Now that guy in your guild who ninja’d the epix last week and complains that he wasn’t invited to this week’s run? He’s an asshole.  He ignored the social constraints, thought only about himself then whined about the consequences.  He has no purpose other than to be self-serving.  He also lacks style.  This makes him a flat out asshole.

In short, both the bastard and the asshole would steal a protagonist’s significant other.  The bastard will do it with panache.  The asshole will just do it.

Develop your bastard’s sense of style, otherwise you’re just RPing an asshole.

4) Boundaries
Every bastard has a limit, a line they will not cross.  Your bastard needs those limits to provide definition to their bastardry.  Maybe your bastard doesn’t mock other races.  Maybe your bastard is a devout Elunite.  Maybe your bastard gave up drinking.  With your backstory, develop what ever line you have.  Flirt with it, push it or break it but always know those limitations.

Communicate these boundaries with your RP peers. They can help you develop and challenge you, and your bastard, as you RP.

5)  Never Apologize in Public
If your bastard needs to apologize–and I promise they will–never be sincere in front of a crowd.  Half assed apologies are part of the bastard’s MO:  you spin the blame to someone else.  If your bastard has to apologize for something, do it in private.  This way, you salvage your reputation and can deny doing it later.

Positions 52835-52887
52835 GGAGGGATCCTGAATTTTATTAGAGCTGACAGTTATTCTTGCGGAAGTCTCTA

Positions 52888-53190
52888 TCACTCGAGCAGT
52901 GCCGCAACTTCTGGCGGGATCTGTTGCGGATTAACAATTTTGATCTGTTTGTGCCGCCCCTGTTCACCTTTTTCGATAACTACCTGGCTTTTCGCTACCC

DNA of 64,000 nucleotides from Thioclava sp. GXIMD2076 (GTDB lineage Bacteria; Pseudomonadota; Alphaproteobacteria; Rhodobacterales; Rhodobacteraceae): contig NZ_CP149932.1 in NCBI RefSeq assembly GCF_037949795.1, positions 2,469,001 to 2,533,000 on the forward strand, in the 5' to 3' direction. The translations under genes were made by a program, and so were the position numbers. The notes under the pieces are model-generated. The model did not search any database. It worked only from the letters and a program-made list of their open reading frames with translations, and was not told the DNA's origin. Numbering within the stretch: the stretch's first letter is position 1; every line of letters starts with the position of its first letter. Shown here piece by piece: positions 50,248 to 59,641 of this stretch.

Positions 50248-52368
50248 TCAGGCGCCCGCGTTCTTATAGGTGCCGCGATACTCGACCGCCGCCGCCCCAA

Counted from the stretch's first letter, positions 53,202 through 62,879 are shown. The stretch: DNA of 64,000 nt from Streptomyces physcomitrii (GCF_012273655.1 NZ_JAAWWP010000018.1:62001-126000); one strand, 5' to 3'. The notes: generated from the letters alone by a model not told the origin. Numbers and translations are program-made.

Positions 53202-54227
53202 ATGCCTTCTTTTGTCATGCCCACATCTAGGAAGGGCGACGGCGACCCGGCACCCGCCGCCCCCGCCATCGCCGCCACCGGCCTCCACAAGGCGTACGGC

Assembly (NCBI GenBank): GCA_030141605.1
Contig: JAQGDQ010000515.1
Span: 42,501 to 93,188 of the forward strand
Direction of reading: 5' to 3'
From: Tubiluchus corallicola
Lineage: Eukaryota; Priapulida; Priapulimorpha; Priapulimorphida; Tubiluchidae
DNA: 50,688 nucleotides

6) A Change is Going to Come
All good characters grow and change.  Be prepared for your bastard to mellow, even if it is just for a brief period of time.  The down time lays the ground work for additional quirks down the road.  Allowing for your bastard to develop as a character helps to  establish how your character impacts the world around him or her.

There is a common theme through these pointers: Open communication and collaboration. Your character is the bastard:  You are the conscientious and courteous RPer who is playing a bastard.  Communicate your ideas and work with your fellow RPers while you work on this particular character.  Be willing to work with others, but keep in mind the boundaries and limitations you have set for your bastard.  Given these simple suggestions, you have the potential to create even more dynamic stories to tell.